Thursday, February 14, 2019

Among the Things That Have Become Better Over Time ...


... are cheap shoes.

Remember the old Traxx tennis shoes they used to sell at Kmart, circa the early 1980s?

Those things were the bane of my existence.

Hitting junior high and high school, naturally I wanted what something like what the Kool Kids wore (except that I specifically didn't want Nikes because that seemed too much like playing "keep up with the Joneses -- Adidas, maybe, or Asics).

But my family, while not poor exactly, definitely had to remain on the frugal side. Which meant I got school pants from Monkey Ward instead of Levis or Jordaches or whatever. And often shirts from Goodwill. And those Traxx shoes.

My recollection is that they ran about $7.99, but let me jack that down to $4.99 just to be on the safe side. IIRC, the first pair of Nikes I bought (because I was told to bring tennis shoes to boot camp in 1985) were about $40, or $93.57 in current dollars.

$4.99 in 1980 dollars comes to $15.24 in current purchasing power. $7.99 would come to $24.41.

Those $5-8 Traxx tennis shoes started coming apart within weeks, sometimes within days, of putting them on for the first time. Usually the first sign was the sole peeling away at the toe. If the damn things lasted six months, by the end of it the soles were flapping at both ends and the dark blue fabric had faded to light blue and was disintegrating. I hated them because they were ugly. I hated them because they were uncomfortable. And I hated them because they made me look like someone whose parents either couldn't or wouldn't clothe him decently.

I have three pairs of shoes right now that I paid $20 or less for.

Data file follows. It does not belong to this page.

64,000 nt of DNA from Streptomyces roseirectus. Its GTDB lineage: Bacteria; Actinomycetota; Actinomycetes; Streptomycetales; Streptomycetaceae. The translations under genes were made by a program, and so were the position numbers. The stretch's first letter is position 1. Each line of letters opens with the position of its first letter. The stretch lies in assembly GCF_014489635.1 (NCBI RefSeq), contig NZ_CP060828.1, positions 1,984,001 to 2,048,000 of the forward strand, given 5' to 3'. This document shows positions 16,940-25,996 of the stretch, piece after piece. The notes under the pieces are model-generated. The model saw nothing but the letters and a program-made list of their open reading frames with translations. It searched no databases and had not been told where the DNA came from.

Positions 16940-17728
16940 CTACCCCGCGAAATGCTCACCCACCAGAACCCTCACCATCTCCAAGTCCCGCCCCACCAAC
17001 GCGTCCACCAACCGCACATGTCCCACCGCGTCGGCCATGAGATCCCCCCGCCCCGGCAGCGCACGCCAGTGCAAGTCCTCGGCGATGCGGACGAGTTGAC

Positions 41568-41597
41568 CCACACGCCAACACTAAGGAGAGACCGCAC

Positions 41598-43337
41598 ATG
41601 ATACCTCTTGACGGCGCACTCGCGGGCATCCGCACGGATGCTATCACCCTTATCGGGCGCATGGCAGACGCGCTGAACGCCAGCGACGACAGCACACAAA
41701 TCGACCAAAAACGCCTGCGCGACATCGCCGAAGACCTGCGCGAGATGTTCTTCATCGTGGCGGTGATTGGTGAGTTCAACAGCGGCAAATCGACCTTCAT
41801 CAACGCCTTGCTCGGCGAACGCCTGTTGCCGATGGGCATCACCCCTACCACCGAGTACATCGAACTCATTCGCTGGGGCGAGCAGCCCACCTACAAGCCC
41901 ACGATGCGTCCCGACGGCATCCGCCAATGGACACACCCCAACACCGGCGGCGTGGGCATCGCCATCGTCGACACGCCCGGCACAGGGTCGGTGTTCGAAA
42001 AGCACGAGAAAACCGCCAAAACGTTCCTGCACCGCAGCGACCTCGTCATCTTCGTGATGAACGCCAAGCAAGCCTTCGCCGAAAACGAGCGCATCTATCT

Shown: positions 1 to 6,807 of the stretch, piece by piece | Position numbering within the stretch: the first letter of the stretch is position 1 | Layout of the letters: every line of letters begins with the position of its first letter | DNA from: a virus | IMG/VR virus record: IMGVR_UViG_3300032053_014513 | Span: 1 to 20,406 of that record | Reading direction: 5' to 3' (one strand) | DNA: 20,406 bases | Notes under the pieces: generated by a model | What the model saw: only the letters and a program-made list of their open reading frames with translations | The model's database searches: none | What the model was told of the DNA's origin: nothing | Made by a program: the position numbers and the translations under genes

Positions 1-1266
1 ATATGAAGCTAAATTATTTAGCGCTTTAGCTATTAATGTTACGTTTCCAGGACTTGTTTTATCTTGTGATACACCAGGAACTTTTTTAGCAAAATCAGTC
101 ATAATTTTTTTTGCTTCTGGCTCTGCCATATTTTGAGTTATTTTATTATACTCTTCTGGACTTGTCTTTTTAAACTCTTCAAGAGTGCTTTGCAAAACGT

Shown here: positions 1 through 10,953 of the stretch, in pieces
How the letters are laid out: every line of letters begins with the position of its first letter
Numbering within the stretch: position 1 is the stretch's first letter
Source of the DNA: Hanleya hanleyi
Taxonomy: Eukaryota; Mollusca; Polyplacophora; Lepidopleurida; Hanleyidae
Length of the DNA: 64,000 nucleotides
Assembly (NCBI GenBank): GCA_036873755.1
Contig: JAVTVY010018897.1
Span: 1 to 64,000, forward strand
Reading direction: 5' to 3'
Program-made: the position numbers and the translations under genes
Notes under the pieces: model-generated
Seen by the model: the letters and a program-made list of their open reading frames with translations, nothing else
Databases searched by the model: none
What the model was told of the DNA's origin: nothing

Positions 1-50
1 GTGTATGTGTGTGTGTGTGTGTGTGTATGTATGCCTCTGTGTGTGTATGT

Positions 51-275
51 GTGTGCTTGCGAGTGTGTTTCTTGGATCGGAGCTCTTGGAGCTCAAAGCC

One is a pair of Walmart store brand pull-on shoes ($9.97, IIRC) that seem to be promoted as a sort of after-game slipper for athletes. I've had them for three years, I think. They're starting to show their age, but they're also still completely intact. They get worn around the house, while doing yard work, etc.

The second is a pair of lace-up tennis shoes that I bought via Amazon for (once again, IIRC) $17.xx. They're more than a year old, probably about two years old. I bought them for exercise (walking and running), but wear them all the time when I go out for anything but don't want to dress up. They still look and feel pretty much new. I'd be surprised if they have less than 300 miles on them.

The third is a pair of suede work boots, another Walmart special. I paid $19.97 for them three months ago when I was getting ready to head for the Great White North to help my brother move house. Now, in addition to the Traxx tennis shoes, I usually got store brand Mork'n'Mindy style hiking boots (the new ones look a lot like that) for the winters when I was a kid, and I think they ran $12-15 ($36.66-$45.82).  So far, the boots at about half the real price seem to be a lot more durable, although I haven't worn them as much in a like period of time as I did the ol' Mork'n'Mindys.

I don't like to write in the OMG! Capitalism! vein, but I do have to admit that when it comes to footwear, you can get a lot better gear for a lot less now than you could 35-40 years ago.

So I Had a Really Cool Idea This Morning ...


... and, as is often the case, I quickly discovered that someone else has already had it and is already working on it.

Which is cool, since I wouldn't have had the technical expertise to implement it anyway.

Wednesday, February 13, 2019

An Incentive Question Concerning Inheritance Taxes


If the state gets a bonus when you die, isn't that a very good reason for those whose jobs entail grabbing as much loot as possible for the state to hasten that event in any way they can think of that doesn't cost as much as the prospective bonus comes to?

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